If your child has been feeling tired, depressed, and restless, he/she might be suffering from iron deficiency. Commonly ignored, iron deficiency in kids can lead to anemia and can adversely impact their cognitive and behavioral growth. Parents often underestimate the importance of Iron as a key nutrient in a child’s growth and development. While carbs, protein, and vitamins get a lion’s share of parents’ attention, iron gets pushed to a corner somewhere down the line.
From pregnancy to breastfeeding and adolescence, iron is fundamental to a child’s overall development. It is an essential nutrient required for making hemoglobin, which is a key component of red blood cells that transports oxygen throughout the body. In the case of iron deficiency, which is also called ‘anemia’, the production of red blood cells slows down and our tissues and organs are not able to get enough oxygen. As a result, the hemoglobin level in the blood dips, which adversely affects the age-appropriate development and growth of a child. If a child is deficient in iron, s/he may experience loss in appetite, poor weight gain, and cognitive & behavioral delays. Adults suffering from iron deficiency may experience lethargy, irritability, hair loss, brittle nails, and pale appearance (due to lower hemoglobin). The iron deficiency in kids can easily be addressed with a balanced diet. Usually, there are two types of Iron found in food — heme iron and non-heme iron. Heme iron is found in meat, fish, and poultry, while Non-heme iron is found in plant-based foods such as fruits, vegetables, greens, and nuts. Non-heme iron is an important part of dietary nutrition and can be better absorbed by the body if planned and taken properly.
Age-appropriate Iron requirements
Babies are usually born with a good amount of iron stores. Breastfeeding, for the first six months, ensures uninterrupted and adequate iron supply from breast milk. Once babies reach 6 months, which is a time of rapid growth and to introduce solids, iron sufficiency starts becoming a challenge. When it comes to first foods for babies, it is advisable to start with iron-fortified foods, which help prevent anemia in babies. To enhance iron absorption, make sure to include Vitamin-C rich foods such as oranges, tomatoes, etc in your child’s daily diet.
Iron requirements during childhood need to cover the basal loss of iron, the amount required for growth and for the increase in hemoglobin concentration. The growth requirements need to be understood in reference to the requirements for the expansion of blood volume, lean muscle mass and for building body iron stores in growing kids. Iron is one of the essential nutrients, which is required in larger amounts by girls in the 10-12 years as girls achieve menarche (first menstrual bleeding). Also, menstrual blood loss increases the demand for iron. Young athletes who regularly engage in rigorous and intense exercise tend to lose more iron and thus, may need extra iron in their diets. If these demands are not addressed on time then it can lead to iron deficiency known as anemia.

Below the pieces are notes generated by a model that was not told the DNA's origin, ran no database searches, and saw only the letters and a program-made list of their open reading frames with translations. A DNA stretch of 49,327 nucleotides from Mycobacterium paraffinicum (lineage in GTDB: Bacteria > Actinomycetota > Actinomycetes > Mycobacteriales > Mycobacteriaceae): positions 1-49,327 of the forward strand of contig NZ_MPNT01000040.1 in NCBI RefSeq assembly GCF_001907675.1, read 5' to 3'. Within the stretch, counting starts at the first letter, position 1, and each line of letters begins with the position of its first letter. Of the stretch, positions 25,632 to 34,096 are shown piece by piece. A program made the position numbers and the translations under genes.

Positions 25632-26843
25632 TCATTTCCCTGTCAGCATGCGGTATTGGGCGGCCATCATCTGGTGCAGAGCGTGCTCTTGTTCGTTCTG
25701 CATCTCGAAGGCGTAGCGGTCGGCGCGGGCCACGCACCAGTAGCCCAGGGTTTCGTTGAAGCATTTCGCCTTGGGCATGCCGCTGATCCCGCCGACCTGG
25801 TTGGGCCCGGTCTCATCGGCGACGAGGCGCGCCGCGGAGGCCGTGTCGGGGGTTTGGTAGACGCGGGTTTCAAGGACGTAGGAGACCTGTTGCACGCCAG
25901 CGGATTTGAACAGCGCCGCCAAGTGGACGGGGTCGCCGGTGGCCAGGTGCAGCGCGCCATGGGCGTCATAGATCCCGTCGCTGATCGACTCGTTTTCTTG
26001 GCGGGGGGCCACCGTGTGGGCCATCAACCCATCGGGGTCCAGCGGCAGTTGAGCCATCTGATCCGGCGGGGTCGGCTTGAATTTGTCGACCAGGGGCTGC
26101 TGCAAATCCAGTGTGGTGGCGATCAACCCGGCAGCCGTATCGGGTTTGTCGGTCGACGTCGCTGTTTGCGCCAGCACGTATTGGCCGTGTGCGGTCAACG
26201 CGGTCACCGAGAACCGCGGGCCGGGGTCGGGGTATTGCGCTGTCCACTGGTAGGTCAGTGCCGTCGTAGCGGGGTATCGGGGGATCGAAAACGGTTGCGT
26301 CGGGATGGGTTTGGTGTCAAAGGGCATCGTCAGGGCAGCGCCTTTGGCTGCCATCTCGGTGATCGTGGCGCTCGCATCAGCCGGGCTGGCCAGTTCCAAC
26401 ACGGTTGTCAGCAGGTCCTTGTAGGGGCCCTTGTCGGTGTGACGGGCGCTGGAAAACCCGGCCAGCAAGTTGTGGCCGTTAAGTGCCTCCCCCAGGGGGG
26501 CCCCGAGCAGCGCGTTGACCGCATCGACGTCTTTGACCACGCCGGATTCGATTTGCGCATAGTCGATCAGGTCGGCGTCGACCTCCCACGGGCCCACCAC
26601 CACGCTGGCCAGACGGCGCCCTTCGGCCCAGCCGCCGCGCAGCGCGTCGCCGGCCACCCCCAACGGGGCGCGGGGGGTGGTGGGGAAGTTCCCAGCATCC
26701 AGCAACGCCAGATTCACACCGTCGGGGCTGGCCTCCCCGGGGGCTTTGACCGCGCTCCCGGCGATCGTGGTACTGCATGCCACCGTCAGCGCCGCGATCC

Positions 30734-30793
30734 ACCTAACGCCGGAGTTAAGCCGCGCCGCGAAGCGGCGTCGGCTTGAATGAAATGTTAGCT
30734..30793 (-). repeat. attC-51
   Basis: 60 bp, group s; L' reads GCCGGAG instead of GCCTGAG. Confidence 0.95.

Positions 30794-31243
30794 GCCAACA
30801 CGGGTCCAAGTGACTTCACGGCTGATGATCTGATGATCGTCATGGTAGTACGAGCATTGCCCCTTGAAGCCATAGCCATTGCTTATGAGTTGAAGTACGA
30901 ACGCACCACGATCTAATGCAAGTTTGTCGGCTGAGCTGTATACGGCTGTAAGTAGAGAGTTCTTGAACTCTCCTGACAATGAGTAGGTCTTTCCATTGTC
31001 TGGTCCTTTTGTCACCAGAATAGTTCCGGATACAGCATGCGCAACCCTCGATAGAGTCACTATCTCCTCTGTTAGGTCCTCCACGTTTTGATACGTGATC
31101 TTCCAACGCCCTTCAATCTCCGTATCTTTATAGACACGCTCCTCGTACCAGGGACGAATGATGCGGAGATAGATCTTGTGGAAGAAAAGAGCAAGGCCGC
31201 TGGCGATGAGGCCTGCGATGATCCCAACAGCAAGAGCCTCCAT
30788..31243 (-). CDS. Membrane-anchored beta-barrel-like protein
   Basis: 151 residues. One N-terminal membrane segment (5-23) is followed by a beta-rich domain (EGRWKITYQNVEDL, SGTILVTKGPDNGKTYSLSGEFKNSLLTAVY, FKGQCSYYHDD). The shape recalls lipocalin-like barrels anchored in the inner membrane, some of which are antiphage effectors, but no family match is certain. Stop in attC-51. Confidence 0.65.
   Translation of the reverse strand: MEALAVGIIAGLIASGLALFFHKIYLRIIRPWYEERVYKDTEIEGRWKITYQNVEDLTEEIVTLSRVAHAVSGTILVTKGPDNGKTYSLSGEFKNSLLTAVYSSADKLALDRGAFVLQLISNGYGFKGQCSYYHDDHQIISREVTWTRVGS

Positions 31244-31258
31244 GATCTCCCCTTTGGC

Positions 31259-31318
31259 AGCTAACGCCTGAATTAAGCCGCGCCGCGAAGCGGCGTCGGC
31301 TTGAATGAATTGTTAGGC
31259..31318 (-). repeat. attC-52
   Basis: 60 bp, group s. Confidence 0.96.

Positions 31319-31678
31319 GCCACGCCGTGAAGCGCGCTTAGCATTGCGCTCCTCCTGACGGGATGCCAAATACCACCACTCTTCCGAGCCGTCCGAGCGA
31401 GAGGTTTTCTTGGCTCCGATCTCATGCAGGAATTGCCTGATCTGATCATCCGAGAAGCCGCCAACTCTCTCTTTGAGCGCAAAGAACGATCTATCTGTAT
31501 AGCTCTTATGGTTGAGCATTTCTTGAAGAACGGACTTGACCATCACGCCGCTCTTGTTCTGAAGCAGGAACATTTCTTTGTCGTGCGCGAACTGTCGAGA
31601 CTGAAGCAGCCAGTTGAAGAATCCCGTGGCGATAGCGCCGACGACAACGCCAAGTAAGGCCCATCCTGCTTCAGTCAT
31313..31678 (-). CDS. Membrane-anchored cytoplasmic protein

RDA of Iron for Children and Adolescents
Group Age (years) Iron (mg/day)
Children 1-3 9
Boys 10-12 21
Girls 10-12 27
Boys 13-15 32
Girls 13-15 27
Boys 16-17 28
Girls 16-17 26
Foods rich in Iron
Garden cress seeds
5 ways to improve Iron Absorption
- Add more Vitamin C rich foods such as citrus fruits, lemon, amla, tomatoes, berries, kiwi fruit, melons, green leafy veggies and capsicum to your kid’s daily diet as Vitamin C helps in better absorption of iron in the body.
Quick Tip: In a bowl of dal, add a teaspoon of lemon juice. You can also serve amla chutney with stuffed chapati or paratha.
- Avoid serving coffee, tea, and red wine (both alcoholic and non-alcoholic) to children as these can reduce iron absorption. Coffee has caffeine, tea has tannins and red wine has poly-phenols — these compounds have an inhibitory effect on iron absorption.
Quick Tip: Avoid having tea and coffee at mealtime or have them at least 30 minutes later or prior to mealtime. Same with red wine, avoid having it with snacks, or have it 30 minutes after having snacks. It’s better to avoid tea, coffee and wine very close to a main meal
- Avoid excess intake of zinc, copper, magnesium, and calcium because they are positively charged. This means that they have the same binding site as iron and thus, prevent iron from binding and absorbing.
Quick Tip: Be careful with giving multivitamins to your kids indiscriminately. Consult your doctor or nutritionist first.
- Avoid combining non-heme iron foods with snacks rich in Calcium and Phosphorus because these two also inhibit the absorption of non-heme iron.
Quick Tip: Don’t overdo milk in your kid’s diet because milk is a poor source of iron. An excess amount of milk can put a child at risk of iron deficiency.
- Oxalates impair the absorption of non-heme iron. Oxalates are compounds derived from oxalic acid and found in foods such as spinach, kale, beets, nuts, chocolate, tea, and herbs such as oregano, basil, and parsley.
Quick Tip: Boil these vegetables before consumption as it reduces their oxalate content from 30% to almost 90%, depending on the vegetable. Ensure good gut health as good bacteria in our colon can break down oxalates before they bind with minerals.